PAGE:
“I think it’s about having clear boundaries and understanding what the process looks like,” she says. Each person knows what’s required of them and understands their tasks.

Brie, an agent of 17 years, focuses on the vendors and finding the next listing, while her two sales associate agents run open homes on Saturdays and Sundays and work with the buyers to help sell the property.

With her two sales associates, their capacity increases as her team grows and their market share grows too, Brie explains.

Team members need a long-term growth strategy too

Brie has built teams before, and has learned a lot along the way. She’s seen teams where they list a home with a well-known agent, “a name”, and the vendors never see the lead agent again.

While Brie generally allows her associates to headline open homes, even when she’s not there with them, she knows who is attending an open home in real time. She is still a control freak, she laughs, and knows exactly what’s going on, which her vendors appreciate.

Introducing another experienced agent to your team doesn’t always work, because agents tend to be ego-driven, adds Brie. Bringing agents in who she’s had a hand in training has worked better for her.

“I’ve never had this before, I’ve got such epic people who I trust totally, so I’m very lucky,” says Brie.

It’s about treating people with love and respect, she adds. “If you want to increase capacity, it will increase your bottom line, but it depends on your individual goal and if you like managing people.”

Her team is exceptional, Brie says. She recently promoted one of her agents, who she trained, to be her business partner.

A case against teams: Not every successful agent needs a team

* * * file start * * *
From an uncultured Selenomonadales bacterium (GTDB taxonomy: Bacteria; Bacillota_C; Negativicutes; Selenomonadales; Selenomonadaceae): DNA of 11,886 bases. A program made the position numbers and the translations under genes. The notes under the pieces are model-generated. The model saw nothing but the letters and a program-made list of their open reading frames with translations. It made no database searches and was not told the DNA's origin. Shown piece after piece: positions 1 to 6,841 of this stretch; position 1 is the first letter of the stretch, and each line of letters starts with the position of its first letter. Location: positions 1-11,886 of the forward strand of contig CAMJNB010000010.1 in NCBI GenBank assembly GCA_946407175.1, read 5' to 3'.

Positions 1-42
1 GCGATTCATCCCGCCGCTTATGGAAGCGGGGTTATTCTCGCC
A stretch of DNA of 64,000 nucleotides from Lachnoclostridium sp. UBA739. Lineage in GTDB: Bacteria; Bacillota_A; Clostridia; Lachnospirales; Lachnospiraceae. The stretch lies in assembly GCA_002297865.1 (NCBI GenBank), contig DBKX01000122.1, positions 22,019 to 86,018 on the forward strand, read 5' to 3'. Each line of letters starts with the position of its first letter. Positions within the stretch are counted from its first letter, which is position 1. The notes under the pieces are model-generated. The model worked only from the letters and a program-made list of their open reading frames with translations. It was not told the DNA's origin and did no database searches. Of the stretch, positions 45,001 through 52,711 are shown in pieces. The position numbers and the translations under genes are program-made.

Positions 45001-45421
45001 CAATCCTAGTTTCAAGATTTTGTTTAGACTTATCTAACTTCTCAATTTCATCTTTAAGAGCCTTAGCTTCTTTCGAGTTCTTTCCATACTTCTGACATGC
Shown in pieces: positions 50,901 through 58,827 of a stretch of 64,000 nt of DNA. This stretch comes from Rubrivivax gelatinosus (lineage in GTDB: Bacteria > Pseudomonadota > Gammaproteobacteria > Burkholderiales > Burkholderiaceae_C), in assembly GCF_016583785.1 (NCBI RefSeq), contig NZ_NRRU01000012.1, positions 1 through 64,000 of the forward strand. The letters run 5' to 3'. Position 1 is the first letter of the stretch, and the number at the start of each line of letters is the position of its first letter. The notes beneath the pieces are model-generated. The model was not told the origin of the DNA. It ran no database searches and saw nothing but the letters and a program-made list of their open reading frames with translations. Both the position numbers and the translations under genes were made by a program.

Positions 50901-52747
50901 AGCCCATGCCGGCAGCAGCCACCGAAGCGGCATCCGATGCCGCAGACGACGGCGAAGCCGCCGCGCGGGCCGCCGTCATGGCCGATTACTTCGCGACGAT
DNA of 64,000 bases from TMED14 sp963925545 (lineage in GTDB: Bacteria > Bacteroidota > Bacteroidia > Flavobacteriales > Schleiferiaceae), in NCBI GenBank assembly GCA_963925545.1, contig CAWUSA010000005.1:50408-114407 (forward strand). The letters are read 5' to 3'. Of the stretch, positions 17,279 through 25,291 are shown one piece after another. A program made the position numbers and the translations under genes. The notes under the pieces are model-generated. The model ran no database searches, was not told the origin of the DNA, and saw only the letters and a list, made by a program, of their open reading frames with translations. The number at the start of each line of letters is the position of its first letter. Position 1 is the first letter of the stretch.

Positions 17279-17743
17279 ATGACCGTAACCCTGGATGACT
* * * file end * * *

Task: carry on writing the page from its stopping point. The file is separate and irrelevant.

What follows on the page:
For busy Tommy’s Real Estate agent, Sam Newble, he isn’t convinced that building a team is the way to go for him.

Sam, who works with business partner Ben Ryan, says the Tommy’s Real Estate’s culture is all about teamwork, its agents working out of one large office in central Wellington. It’s an environment where agents often work together, partnering up on properties and supporting each other when they get busy. Given this, he doesn’t feel the need to create a large team.

Some homeowners like to see a couple of agents working on their sale, so they’ll request an extra-enthusiastic, experienced agent, explains Sam.

Like Brie, the Tommy’s agent has seen examples in his market where the team leader wins the pitch to sell the home and is never seen again. “If I were a homeowner I wouldn’t want to have some hot shot agent palm my property off to a junior,” says Sam.

“The balance needs to be struck. It’s too big a decision to get wrong, a home sale needs to be handled with care,”he says.

Sam has seen teams in other agencies grow larger and larger and yet the agents don’t seem to be doing any better. “I’m not necessarily sure that the business unit is any more successful [than going out on your own],” he says.

A PA can be a good trial

A brokerage manager who prefers not to be named because she has teams in her office believes that for a good fast-rising agent, the best advice is to hire a PA, ideally with a real estate licence, and then a sales associate.

“I’ve managed a sales person who has a big team because it looks good, but could do incredibly well with just a sales associate and a PA,” she says.

If you’re thinking of starting a team, you have to ask why you’re doing it, she says. If the answer is not for the sake of the client and to help to give exceptional service, then is it for the right reason?

When a team is not functioning well, they’ve just got lots of stock and none of it is managed well. Rather than having 50 listings that aren’t being managed well, it’s better to have 20 listings run really well and not have the stress and pressure of being responsible for others' livelihoods, she argues.

What’s your natural preference?

As with a lot of elements of real estate, personal preference and personality should play a big role in your decision. Not all successful agents need teams to reach their potential but others thoroughly enjoy it.

The question to answer honestly is what works for your personality time, and would a team take you further, or hold your ways of operating back?